Most software and business method patents seen today would have been considered unstatutory material before the Federal Circuit's 1998 State Street decision, the case usually considered as opening the door for business method patents. Although ruled narrowly on the facts, the Bilski decision specifically singled out this same State Street decision as not being endorsed. "Nothing in today's opinion should be read as endorsing the Federal Circuit's past interpretations of §101. See, e.g., State Street, 49 F. 3d, at 1373."

Thus while many believe that the Justices were giving their de facto blessing to business method and software patents, the Court was actually doing exactly the reverse, implying that they were abstract ideas. Before Bilski, if a method passed the MOT test, it was automatically statutory material. After Bilski, this no longer proves to be the case. Why is a paper copy of software code not patentable, yet running the exact same software code on a computer suddenly turn an old machine into a new patentable machine? The Justices are asking the same kind of questions. Similarly, business methods can also be viewed as simply algorithms that use old machines, such as computers, phones, or websites to pass the MOT test, but still be abstract ideas at their core.

At the end of the decision, the opinion also included this line:
"In disapproving an exclusive machine-or-transformation test, this Court by no means desires to preclude the Federal Circuit's development of other limiting criteria that further the Patent Act's purposes and are not inconsistent with its text.”
This is spoken by a Court that wishes to contract rather than expand the scope of §101.

In response to the prodding by the Supreme Court in this decision, the Lower Court may take a different approach to developing the requested "limiting criteria" for patent eligibility. Perhaps instead of tackling the difficult job of defining what is patentable without running afoul of the law, it would be easier for the Lower Court to use what has already been long settled as statutory limits and merely define certain classes of subject material as "abstract ideas". To be sure, there would be countless court battles over whether a specific process falls into one of those classes, but there is no statutory problem with rejection of abstract ideas.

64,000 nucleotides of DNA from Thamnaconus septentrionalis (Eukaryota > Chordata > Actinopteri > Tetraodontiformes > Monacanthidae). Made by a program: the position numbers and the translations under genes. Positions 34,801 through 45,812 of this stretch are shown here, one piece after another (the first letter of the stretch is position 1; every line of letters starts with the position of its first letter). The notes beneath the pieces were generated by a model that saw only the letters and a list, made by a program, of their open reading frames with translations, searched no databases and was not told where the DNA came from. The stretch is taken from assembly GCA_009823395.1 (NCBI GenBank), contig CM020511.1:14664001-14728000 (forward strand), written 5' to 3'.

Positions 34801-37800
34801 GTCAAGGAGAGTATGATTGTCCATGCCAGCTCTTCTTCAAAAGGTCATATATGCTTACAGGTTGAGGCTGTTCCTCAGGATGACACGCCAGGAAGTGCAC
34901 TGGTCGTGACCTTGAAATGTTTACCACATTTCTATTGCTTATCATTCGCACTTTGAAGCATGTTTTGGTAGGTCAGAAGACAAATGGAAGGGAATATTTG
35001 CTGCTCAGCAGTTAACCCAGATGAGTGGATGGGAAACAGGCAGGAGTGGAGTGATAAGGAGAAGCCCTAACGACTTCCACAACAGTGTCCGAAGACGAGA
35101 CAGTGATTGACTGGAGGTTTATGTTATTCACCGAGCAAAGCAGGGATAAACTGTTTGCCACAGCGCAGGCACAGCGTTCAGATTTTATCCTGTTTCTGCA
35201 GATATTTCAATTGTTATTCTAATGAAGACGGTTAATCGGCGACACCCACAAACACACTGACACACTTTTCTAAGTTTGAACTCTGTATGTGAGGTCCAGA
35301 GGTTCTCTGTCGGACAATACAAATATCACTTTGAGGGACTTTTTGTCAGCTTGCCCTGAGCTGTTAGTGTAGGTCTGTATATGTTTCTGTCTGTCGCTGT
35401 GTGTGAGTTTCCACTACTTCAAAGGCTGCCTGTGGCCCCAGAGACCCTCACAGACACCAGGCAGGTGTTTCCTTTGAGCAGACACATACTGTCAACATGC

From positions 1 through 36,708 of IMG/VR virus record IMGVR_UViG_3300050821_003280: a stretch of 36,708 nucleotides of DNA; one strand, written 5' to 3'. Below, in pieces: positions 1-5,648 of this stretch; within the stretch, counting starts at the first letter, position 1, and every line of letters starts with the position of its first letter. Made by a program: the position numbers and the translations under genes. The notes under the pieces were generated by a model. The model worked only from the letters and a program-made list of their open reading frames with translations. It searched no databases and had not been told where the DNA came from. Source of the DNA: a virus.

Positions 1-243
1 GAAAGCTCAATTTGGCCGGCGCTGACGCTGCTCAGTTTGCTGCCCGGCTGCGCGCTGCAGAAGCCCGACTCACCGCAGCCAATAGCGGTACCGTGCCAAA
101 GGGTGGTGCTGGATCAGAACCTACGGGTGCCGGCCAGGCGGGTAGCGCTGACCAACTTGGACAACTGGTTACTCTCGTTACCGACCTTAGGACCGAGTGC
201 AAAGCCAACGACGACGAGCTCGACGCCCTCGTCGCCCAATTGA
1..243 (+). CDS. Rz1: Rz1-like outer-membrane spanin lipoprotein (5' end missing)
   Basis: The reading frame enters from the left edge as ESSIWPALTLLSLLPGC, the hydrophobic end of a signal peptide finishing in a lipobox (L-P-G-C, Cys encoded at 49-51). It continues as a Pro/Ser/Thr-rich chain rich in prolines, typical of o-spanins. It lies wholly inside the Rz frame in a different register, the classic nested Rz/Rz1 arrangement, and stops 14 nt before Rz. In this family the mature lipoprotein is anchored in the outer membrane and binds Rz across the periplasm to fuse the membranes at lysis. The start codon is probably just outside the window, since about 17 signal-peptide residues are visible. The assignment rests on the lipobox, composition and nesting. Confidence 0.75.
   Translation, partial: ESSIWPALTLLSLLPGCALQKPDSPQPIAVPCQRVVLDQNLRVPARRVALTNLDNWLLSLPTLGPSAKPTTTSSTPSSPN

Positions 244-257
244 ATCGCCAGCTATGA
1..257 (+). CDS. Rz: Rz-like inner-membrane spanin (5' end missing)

Defining classes of ideas as "abstract" could be relatively easy. For software: that which does not cause a "further technical effect" and which does not go beyond the inherent technical interactions between hardware and software. Similarly, for any process or method: that which does not cause a "further technical effect" and which does not go beyond the inherent technical interactions between the process and a machine. This basically is how Europe does it and universal symmetry of patent eligibility may go a long way toward easing some of the uncertainties of product development and ownership so prevalent today.

Unfortunately, US patent law lacks a specific "technical effect" requirement like that which is present in European patent law, so a "technical effect" requirement in the US might suffer the same fate as the MOT test (ruled as being inconsistent with the text of patent law). Nevertheless, the act of defining certain classes of ideas as abstract is not inconsistent with the Patent Act. It would merely be a generalization of historical interpretations of patentable subject matter and Supreme Court precedents such as Benson, Flook, and Diehr. In contrast, the recent push to expand patentability to software and business methods, however well intended, is in violation of the same historical precedents.

In the end, the key point is that the Supreme Court's rejection of Bilski's claims had nothing to do with the MOT test, and instead was specifically based on the rule that claims "can be rejected under the Court’s precedents on the unpatentability of abstract ideas". The Court even gave us a second example of the same rationale in the Prometheus case. The Lower Court was then basically challenged to find "limiting criteria" for patent eligibility. Again, the key point is "abstract ideas should be rejected".

While it is quite unlikely that the Congressional intent of patentability of "anything under the sun that is made by man" will be changed by this ruling, therein may be the solution. People "have" ideas, but "make" products--even digital ones. It may soon be up to applicants to prove that their software or business methods "made" something instead of being abstract ideas they "had" and then just written down or codified.